John Cheever was born in Quincy, Massachusetts, in 1912, the son of a prosperous Yankee salesman. As a child, Cheever's life was thrown into turmoil when his father lost his business, forcing Cheever's mother to open up a gift shop and jeopardizing the family's pedigree. Cheever's formal education ended when he dropped out of prep school; ultimately, he moved to New York City and focused on becoming a writer.
Cheever rose to prominence as a short story writer, publishing in a number of magazines early in his career; the New Yorker, where Cheever first appeared in 1935, went on to publish over 100 of his stories. Cheever's first collection, The Way Some People Live, was published in 1943, while Cheever was in the army...Show More »
His second collection, The Enormous Radio, came out in 1953, followed by his first novel, The Wapshot Chronicle, which won the National Book Award in 1958. Cheever published four more story collections; other novels include The Wapshot Scandal (1964), Bullet Park (1969), and the 1977 best seller Falconer. Following this novel's success, The Stories of John Cheever was released in 1978 and won the Pulitzer Prize for fiction as well as the National Book Critics Circle Award. The volume has gone on to sell over 100,000 copies in hardcover.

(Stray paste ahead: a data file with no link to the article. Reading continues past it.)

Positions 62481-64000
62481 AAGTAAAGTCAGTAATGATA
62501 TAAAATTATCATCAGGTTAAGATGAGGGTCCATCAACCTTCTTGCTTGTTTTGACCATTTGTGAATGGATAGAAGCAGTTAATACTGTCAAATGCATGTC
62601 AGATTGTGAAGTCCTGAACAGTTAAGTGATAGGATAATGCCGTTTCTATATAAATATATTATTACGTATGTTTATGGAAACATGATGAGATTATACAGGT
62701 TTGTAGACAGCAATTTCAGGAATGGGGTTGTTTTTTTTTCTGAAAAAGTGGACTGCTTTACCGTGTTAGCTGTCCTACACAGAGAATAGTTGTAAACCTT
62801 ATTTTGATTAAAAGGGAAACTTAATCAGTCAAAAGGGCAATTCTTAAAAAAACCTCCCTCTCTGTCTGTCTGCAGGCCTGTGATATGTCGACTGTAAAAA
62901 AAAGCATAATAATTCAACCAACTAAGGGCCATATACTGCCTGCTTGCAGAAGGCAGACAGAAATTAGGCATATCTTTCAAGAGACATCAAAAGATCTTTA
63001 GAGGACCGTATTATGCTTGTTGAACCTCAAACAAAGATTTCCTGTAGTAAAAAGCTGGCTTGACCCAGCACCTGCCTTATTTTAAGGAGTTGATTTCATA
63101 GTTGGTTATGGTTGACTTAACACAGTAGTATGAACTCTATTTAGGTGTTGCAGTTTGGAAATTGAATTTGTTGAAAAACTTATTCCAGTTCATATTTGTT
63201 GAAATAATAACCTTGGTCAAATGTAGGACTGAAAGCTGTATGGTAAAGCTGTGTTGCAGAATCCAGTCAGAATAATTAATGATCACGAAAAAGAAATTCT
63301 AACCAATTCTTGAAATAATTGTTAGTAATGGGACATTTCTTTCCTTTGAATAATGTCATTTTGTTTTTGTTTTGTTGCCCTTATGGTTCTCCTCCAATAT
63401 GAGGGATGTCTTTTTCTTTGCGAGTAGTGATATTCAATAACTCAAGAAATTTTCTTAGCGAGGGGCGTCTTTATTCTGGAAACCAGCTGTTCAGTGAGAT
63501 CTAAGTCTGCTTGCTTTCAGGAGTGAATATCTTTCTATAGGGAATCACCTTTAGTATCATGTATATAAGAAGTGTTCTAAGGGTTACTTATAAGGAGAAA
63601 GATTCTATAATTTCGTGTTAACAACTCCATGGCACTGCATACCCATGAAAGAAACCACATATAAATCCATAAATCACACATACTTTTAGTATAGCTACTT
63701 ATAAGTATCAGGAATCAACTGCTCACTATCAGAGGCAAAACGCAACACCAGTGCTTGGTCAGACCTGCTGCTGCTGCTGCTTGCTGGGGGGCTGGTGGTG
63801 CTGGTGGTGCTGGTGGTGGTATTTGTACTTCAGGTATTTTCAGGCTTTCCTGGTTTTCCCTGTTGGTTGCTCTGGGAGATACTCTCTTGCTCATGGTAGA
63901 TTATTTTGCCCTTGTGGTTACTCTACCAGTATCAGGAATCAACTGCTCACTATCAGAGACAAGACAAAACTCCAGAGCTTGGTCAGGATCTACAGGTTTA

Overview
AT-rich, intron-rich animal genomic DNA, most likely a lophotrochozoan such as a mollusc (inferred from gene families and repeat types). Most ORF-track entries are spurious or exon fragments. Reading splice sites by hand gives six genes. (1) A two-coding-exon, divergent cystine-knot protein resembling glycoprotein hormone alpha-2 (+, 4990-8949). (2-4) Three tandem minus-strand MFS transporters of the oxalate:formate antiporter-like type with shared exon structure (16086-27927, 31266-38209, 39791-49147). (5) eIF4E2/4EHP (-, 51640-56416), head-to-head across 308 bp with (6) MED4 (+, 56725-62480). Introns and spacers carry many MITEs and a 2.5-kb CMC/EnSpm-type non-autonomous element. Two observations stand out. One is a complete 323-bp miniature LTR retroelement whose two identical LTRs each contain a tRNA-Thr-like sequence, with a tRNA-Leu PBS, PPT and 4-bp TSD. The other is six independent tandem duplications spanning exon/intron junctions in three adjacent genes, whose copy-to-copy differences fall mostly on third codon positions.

Cheever lived most of his life in Westchester County, New York, and he — and his fiction — became synonymous with genteel suburban life, dubbed "Cheever Country" by critics and readers. His novels and stories explored the opposing forces and dark struggles within human nature, and often evoked a nostalgic longing for the comforts of tradition and community. Cheever, who battled alcoholism for much of his life, died of cancer in 1982, the year his novel Oh What a Paradise It Seems was published, and six weeks after he was awarded the National Medal for Literature by the American Academy of Arts and Letters. Volumes of Cheever's letters and journals have been published posthumously. Two of Cheever's three children, Susan and Benjamin, are also writers.